The Future of Military Training
LAt the Farnborough International Air Display in 2014, Aero announced an exciting new project under the title of the L-39 Next Generation or L-39NG. This new concept is aimed at c ntinuing the support for the many existing customers of the L-39, as well as attracting new ones with a modern and flexible approach to the highly successful trainer.
ike all good stories, this one starts over a cup of coffee and the patient explanation of exactly what Aero is developing in its concept for the next generation of military training aircraft. That conversation revealed the outline, albeit in considerable depth, and set me looking into the project out of sheer fascination. That has since grown to excitement as I truly believe the Czech aircraft manufacturer has a world-beating solution to the financial, engineering and logistics nightmares that currently beset air forces worldwide. Frankly, the latest L-39 concept is a bold and adaptable approach to fulfil the needs of military pilot training, no matter the size of the air force or
the budget. To explain the many reasons and thinking behind the aircraft, it is necessary to examine where the world’s jet trainer fleet is today. CURRENT TRAINING AIRCRAFT The modern world has changed dramatically since the Aero L-39 Albatros first flew. The end of the Cold War and the worldwide decrease in military spending has meant that budget is now the prime factor in the thinking of any air force; reliability, sustainability and cost effectiveness are all factors now considered vital in any new military aircraft acquisition. The current generation of training aircraft, such as the Yakovlev Yak-130, KAI T-50 Golden Eagle, Alenia Aermacchi M.346 and BAE System Hawk T.2 are all extraordinarily capable aircraft through their computerbased on-board simulation systems and other advanced training aids, all necessary to prepare student pilots for modern combat aircraft. Unfortunately, for many air forces these advanced trainers are simply not an option due to their relatively high cost, not only of purchase, but of operation. Even those forces with the budget to be able to afford these aircraft have found that the jump from elementary training aircraft to the sophisticated modern trainer is simply too great for the students, costing additional hours of flying to fully acclimatise them to the new machines. This factor is borne out by the example of the Russian Air Force, which had intended to completely replace its L-39 fleet with the Yak-130, but has since decided to retain the L-39 until at least 2020 and probably beyond. This decision was made to reduce the overall training costs and to ease the transition of the students through the training programme. Likewise, the Indonesian Air Force is retaining the Hawk as the basic and intermediate trainer before their students move on to advanced training in the T-50. Other air forces have introduced turboprop aircraft as an intermediary step in the training programme, and while these aircraft are a cost effective solution, there is much to be said for an all-jet syllabus for military students beyond the elementary stage, as they will only be flying jet aircraft for the rest of their career. Including an aircraft with a different form of propulsion and its associated handling in the training programme has historically proven to be counter-productive. Replacing the propeller-driven aircraft of the 1950s and 60s was precisely why jet trainers were introduced in the first place, so students did not have to develop skills and learn handling techniques that they would never have cause to use again. The turboprop trainers have another limitation, particularly for the smaller air force that is looking to utilise its trainers in more than one role. They can only carry a limited weapons or equipment load to operate as light strike, counter insurgency, and reconnaissance aircraft, and are severely limited in the fighter and border patrol roles, lacking both the speed of response and mission adaptability of their jet equivalents. Aside from those air forces with modern advanced trainers or turboprop intermediate aircraft, there is a much larger group of countries that still operate older types, mostly jets. These aircraft are between 25 and 35 years old and form the majority of the world’s jet training fleet, estimated to be in the region of 3500 aircraft of all types. Around 50% of this fleet will require replacement in the next 15 years, leaving a sizeable gap to be filled. These ageing types have a number of other problems inherent in their use. Firstly, maintenance costs are high and will only increase as the airframes get older. Secondly, the avionics and systems they are fitted with do not reflect current standards in front line aircraft and do not prepare the students for the types they will eventually fly. While upgrades and modernisations may help ameliorate this, it would no longer be cost effective to upgrade many of the older types prior to their withdrawal from service.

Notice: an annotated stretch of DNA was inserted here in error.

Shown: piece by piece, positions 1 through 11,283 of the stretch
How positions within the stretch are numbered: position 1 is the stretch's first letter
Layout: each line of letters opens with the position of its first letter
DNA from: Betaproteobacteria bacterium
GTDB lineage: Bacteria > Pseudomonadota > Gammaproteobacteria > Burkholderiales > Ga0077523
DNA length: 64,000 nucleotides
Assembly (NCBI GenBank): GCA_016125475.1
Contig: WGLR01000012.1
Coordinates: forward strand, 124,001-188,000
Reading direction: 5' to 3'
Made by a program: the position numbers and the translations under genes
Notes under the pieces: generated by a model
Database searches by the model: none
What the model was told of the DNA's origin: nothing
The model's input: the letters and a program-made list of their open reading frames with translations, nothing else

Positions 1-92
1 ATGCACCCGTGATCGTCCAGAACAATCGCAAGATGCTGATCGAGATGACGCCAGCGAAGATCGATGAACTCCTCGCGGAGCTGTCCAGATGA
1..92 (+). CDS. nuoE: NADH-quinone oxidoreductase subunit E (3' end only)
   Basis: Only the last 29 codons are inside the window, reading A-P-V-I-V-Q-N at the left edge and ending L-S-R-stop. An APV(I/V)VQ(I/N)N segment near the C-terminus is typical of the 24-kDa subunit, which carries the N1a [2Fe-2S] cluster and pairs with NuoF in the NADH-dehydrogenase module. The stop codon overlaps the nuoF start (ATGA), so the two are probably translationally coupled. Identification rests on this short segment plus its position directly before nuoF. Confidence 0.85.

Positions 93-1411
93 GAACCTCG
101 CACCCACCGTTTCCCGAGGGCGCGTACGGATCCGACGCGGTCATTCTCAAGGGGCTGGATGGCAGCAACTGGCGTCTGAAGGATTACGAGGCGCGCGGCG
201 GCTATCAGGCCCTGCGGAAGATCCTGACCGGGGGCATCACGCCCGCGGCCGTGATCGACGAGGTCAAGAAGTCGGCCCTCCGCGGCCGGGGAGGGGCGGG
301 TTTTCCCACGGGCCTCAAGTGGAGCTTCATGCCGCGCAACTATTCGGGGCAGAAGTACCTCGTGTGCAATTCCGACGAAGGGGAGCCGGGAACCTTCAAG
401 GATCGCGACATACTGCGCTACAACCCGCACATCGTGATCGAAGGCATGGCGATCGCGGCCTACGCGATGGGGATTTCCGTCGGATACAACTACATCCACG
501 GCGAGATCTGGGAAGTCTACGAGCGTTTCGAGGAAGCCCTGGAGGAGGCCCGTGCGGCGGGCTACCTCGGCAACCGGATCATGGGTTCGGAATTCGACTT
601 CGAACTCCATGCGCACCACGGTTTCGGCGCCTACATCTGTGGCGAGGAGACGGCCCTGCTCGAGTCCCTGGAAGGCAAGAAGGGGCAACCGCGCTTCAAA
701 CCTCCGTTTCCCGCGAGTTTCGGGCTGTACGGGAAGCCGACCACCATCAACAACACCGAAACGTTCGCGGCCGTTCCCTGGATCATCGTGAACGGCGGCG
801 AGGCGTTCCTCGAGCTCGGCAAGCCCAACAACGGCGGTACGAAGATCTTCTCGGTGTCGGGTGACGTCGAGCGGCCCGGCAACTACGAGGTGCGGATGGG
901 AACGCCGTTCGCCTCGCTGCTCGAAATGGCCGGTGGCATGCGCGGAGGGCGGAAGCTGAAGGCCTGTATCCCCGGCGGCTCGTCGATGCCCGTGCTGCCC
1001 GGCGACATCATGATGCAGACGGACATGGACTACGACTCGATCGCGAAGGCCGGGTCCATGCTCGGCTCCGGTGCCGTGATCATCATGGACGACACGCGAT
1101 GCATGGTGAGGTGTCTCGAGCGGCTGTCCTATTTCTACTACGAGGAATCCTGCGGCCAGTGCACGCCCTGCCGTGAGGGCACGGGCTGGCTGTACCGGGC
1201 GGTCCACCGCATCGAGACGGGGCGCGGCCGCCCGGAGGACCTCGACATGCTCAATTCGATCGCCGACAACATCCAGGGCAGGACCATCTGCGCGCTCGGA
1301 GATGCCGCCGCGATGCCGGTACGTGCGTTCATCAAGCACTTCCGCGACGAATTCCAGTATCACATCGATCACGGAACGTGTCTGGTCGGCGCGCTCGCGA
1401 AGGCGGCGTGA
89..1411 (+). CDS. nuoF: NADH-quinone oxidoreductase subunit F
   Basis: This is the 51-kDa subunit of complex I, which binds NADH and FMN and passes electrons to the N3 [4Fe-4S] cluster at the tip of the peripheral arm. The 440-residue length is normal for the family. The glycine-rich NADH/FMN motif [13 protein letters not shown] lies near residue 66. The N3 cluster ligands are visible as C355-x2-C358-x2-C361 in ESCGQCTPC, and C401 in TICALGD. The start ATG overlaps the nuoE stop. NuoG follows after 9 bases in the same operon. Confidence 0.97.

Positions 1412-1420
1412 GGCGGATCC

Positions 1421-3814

ABOVE: It’s good coffee too! Editor BELOW: Modern advanced military trainers like the Yak-130 are incredibly capable, but also expensive to purchase and operate. Mike Mcevoy
ABOVE: Advanced turboprop aircraft such as the T-6 are cost effective but have limitations in secondary roles. USAF RIGHT: For many air forces, training aircraft also fill secondary roles such as border patrol and ground attack. Aero